On several occassions he’d bring pictures of his family to show me. There was one picture that I remember vividly. It was a picture of  his wife, daughter, and younger brother. It was taken on a bright and seemingly peaceful day. Achmed and his family were enjoying a Sunday together along the banks of a river. Achmed’s brother was fishing in the background. His wife’s and daughter’s smiles preserved in the photo.  

The scene was warmingly familar.

Achmed also enjoyed comparing stories of army life.

“Do you enjoy bootcamp?” Achemed asked.

“It wasn’t too bad,” I said recalling my training. “Just needed to play the game to get through.”

“Ah, yes, is like a game,” he replied. “Until no longer just a game.”

Balad Iraq 2004

It had been nearly a year. Our deployment was nearing the end.  We all had been counting down the days since our arrival to Balad. Convoys of new soldiers began streaming in on a daily basis while battle-worn soldiers were leaving.  At any moment we could be told to grab our gear and form up.

Our artillery guns had already left post in preperation of our departure. I was doing some final guard shifts at the front gate. I was thrilled to see Achmed again before we had to leave.

“We’re headed out soon, “ I explained to him. “I have some things I want to give to you.”

I had a few CDs, a portable DVD player, and DVDs that I bought from some Iraq merchants who had set up a makeshift shop on post.

“No no, I cannot take from you.”

“They’re a gift. Give them to your little brother,” I insisted.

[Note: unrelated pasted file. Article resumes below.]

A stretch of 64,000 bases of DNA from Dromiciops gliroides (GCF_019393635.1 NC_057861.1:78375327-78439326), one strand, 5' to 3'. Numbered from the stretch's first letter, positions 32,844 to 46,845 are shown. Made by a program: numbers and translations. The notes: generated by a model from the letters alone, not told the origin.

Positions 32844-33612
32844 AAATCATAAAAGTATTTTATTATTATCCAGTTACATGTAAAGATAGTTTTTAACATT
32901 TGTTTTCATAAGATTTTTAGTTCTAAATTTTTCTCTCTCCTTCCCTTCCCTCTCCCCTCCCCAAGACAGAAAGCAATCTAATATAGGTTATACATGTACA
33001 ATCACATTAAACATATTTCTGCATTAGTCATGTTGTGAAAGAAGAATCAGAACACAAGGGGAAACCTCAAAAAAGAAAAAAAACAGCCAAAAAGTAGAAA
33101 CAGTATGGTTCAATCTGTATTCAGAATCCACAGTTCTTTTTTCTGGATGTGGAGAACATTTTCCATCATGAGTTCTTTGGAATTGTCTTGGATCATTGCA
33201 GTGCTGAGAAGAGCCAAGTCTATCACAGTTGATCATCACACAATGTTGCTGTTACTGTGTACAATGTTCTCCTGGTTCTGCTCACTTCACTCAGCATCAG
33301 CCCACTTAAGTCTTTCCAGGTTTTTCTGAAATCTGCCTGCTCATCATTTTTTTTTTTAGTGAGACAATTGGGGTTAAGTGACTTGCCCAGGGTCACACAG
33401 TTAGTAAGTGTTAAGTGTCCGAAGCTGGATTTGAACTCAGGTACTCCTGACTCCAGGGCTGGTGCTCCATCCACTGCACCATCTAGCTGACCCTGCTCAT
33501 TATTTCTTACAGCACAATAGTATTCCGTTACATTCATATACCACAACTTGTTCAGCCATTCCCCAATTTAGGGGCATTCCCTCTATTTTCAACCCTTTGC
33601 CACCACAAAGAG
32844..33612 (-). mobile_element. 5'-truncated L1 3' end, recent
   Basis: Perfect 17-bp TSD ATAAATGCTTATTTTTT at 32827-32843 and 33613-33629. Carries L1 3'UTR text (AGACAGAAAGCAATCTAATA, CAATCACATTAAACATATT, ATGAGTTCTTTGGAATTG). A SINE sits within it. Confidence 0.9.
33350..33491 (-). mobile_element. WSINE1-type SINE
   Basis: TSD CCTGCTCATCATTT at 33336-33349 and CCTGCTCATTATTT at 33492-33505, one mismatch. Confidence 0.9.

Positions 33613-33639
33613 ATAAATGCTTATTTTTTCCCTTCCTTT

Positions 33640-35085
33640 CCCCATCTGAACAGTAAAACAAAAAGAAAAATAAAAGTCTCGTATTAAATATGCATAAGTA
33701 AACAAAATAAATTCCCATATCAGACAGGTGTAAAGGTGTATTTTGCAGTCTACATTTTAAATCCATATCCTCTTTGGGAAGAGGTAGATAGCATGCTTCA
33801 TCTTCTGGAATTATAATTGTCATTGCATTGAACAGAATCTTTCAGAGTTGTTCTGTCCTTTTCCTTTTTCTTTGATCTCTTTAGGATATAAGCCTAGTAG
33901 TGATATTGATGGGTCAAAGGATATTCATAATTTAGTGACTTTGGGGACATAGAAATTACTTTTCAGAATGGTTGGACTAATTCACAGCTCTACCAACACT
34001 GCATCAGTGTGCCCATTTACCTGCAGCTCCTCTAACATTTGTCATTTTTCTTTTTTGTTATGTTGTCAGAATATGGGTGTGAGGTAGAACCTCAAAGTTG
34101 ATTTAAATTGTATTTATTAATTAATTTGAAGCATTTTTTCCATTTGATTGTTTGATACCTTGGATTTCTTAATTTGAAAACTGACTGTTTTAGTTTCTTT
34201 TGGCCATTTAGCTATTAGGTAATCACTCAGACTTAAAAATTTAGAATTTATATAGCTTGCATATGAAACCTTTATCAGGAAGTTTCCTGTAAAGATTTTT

Achmed grabbed my hands and shook them fervently thanking me. I looked at my friend, my new brother formed by the bonds of war. His bright hopeful eyes and his infectious smile looking back at me. I told him that I’d be back in a 20 minutes.

I returned to my room and started to pack up some things for Achmed. There was a knock at my door.

It was my gunnery sergeant. It was time.

I had expected a few days even a week to go by. I grabbed my ruck, my rifle, and the bag for Achmed. I ran out to meet the rest of the guys in my unit.

As we waited to form up, we retold stories of the past year. I remembered the day we arrived. I remembered our first fire mission and its aftermath. I recalled the first incoming round that flew above my head and the strong vibrations it exploded on the ground. I remember how frightened I was in the beginning. But after a year it just became a normal daily occurance that no longer scared me.

We shared a lot of “remember when’s” and “damn, those were intense missions” with intermittent moments of quiet reflection.

There were several dozen faded and dust-covered vehicles lined up ready for us eager yet wearisome soldiers. Our gunnery sergeant motioned to us. We helped each other up into the back of our 5-ton trucks. Our slow and final march off base had begun.

I could feel the pressure of my heart intensifing in my chest. I was excited and relieved. I looked at everyone in the back of our truck. We were headed home.

As more vehicles moved out, the air became thick with dust and sand. I thought about Achmed. I looked down at the bag I was holding onto.

I never made it back to the front gate.

I fell into my seat unsure of how much time had passed.

As we inched our way out, I could see Achmed running to each vehicle. When he didn’t find what he was looking for, he stepped back and saluted the passing soldiers.

I yelled out to him as I lifted the bag. Achmed laughed and crossed his arms. I tossed it to him anyway.

He opened it and pulled out a CD.

“Tom Petty! My Favorite!”

He ran up to our truck and reached out for my hand.

“We meet someday when life is peaceful again.”

“As-salaam‘alaykum my good friend,” I said softly.

As our 5-ton pulled away, Achmed stepped back, stood at attention and raised his right hand to his head. I returned my salute.

Achmed stood holding his position until he drifted out of sight.